I went to see the Venerable Modernize Tailors today. The shop is in a renovated building on Pender and Carrall -- a quick buzz at the door and I was let in to a good size lobby with a glassed in workroom where you could see the brothers and apprentice at work. After describing the alterations I was after, I was passed on to Bill Wong. A spry gentleman in his 80's, he had obviously been at this a long, long, long time. I was sized up for a jacket alteration and a few shirt darts and sleeve corrections and then I spoke to him about MTM suitings. I was underwhelmed by the fabrics to say the least. The price started at $650 and went to $800 when I asked for their finest book of wools. Off the top of my head I was looking for something summery perhaps with a windowpane but there was nothing available. I asked about charges if I supplied the material and was quoted $500-600. If I ran across a fabric I loved I would probably take a stab with this as there isn't much to lose at this price and it would be interesting to see the Wong's experience at work. Since this isn't in my near future, I didn't inquire about a house style but I get the feeling he would try and imitate any jacket you supplied. The shop was busy and customers other than me (3 or 4 came in) were all greeted with a smile and by name... obviously a shop that keeps the clientele. I wasn't amazed at the turn around -- 2 weeks for a few simple things -- but I understand how some services are indemand and they can set their own timeframes. Bill did give me pointers on how he preferred the sleeve length on the more casual jacket I brought in and also said I should not nip the waist -- where as Tony would've nipped it anyway. Having made the trek out there, I would probably go back to Tony Tran at European Custom for these sort of things as the timeframe is faster and he is quite competent with them.
post #38 of 508
And since this is a good and active Vancouver thread, I should put in a good word for Busy Bee gold dry cleaning in south False Creek. I read a recommendation for them in one of the local magazines and they lived up to the billing. The owner talked with me for 15 minutes about the care of linen -- and he was able to get out the entire plate of fried appetizers and aoili that a waitress thought my linen required. I nearly lost the use of my pants but they are now back in service.
post #39 of 508
Quote:
Originally Posted by TheHoff View Post
And since this is a good and active Vancouver thread, I should put in a good word for Busy Bee gold dry cleaning in south False Creek. I read a recommendation for them in one of the local magazines and they lived up to the billing. The owner talked with me for 15 minutes about the care of linen -- and he was able to get out the entire plate of fried appetizers and aoili that a waitress thought my linen required. I nearly lost the use of my pants but they are now back in service.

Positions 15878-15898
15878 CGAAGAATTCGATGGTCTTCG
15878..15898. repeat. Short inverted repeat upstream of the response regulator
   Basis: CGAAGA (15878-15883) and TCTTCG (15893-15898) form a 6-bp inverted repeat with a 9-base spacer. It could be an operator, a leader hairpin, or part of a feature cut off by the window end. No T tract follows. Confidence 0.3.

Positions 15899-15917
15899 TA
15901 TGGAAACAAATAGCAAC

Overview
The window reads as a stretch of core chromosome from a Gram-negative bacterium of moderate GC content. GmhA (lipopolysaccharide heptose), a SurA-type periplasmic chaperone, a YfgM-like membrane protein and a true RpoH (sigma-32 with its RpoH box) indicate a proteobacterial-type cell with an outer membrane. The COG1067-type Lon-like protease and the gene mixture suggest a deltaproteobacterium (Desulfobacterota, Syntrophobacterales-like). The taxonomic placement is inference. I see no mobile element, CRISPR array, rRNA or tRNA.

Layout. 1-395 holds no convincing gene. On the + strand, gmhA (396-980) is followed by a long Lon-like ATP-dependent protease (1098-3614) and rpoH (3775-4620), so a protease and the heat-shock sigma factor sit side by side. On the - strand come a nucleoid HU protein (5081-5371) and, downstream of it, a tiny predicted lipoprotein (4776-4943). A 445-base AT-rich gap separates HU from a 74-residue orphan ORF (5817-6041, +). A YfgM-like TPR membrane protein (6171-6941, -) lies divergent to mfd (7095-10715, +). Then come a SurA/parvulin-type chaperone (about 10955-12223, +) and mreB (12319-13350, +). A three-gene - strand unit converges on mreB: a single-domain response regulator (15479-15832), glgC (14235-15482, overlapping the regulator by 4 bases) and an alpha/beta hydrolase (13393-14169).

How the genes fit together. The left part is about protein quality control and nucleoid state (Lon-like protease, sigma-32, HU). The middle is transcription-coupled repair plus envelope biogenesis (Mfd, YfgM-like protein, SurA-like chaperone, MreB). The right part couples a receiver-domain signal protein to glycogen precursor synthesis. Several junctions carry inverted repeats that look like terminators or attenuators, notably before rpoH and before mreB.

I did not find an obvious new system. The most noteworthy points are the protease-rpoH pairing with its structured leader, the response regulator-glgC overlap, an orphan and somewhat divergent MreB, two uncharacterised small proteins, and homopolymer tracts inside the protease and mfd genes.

LOL . Jeez, that's going above and beyond. Well, as long as we are into a general Vancouver sartorial thread and on the subject of dry cleaning, I've been very happy with Fletcher's at the corner of Broadway and Arbutus. My wife dropped off a fairly delicate linen coat for cleaning and got a phone call the next day from them in which they went over with her some reasons for not dry cleaning the garment--it didn't really need it that much, and any dry cleaning would compromise the waterproof sealing that had been done to the linen fabric. I was impressed. I've had all my really good stuff--Kiton and Brioni--cleaned by them, and they go over it with you and are extremely careful. No food served however.
post #40 of 508
I was going to start a Vancouver Sales Thread but I figured that would be dead quick so I'll just post here. I browsed the Harry Rosen and Holt Renfrew summer sales in Vancouver. Abso...lutely....nothing.......interesting..........

Ok a few slight temptations:

Holt -- everything up to 40% off. Which usually meant 10-20% on most things. Charvet ties down to $124. Yay.

The new Ralph Lauren store was as lifeless as before. The only RLPL gear I saw were socks.

Canali had a few nice suits in the sales racks. Some nice fabrics in normal sizes at $1100... which all considered is a pretty good deal for Vancouver.

Harry Rosen -- Summer sale as well but about the same story. The shoe selection is still better since Holt's actually managed to get worse when they moved. Rosen had just a few Canali shoes on sale and no AE's. Nothing caught my eye except for one Canali that only had one size -- a burnt brown derby in sz 8 -- only one available at $399 down from 5 something. Obviously not a great deal but I'm trying to find something positive.

The Bay -- 20% off Ray-Bans, my only purchase today
post #41 of 508
Quote:
Originally Posted by TheHoff View Post
I was going to start a Vancouver Sales Thread but I figured that would be dead quick so I'll just post here. I browsed the Harry Rosen and Holt Renfrew summer sales in Vancouver. Abso...lutely....nothing.......interesting..........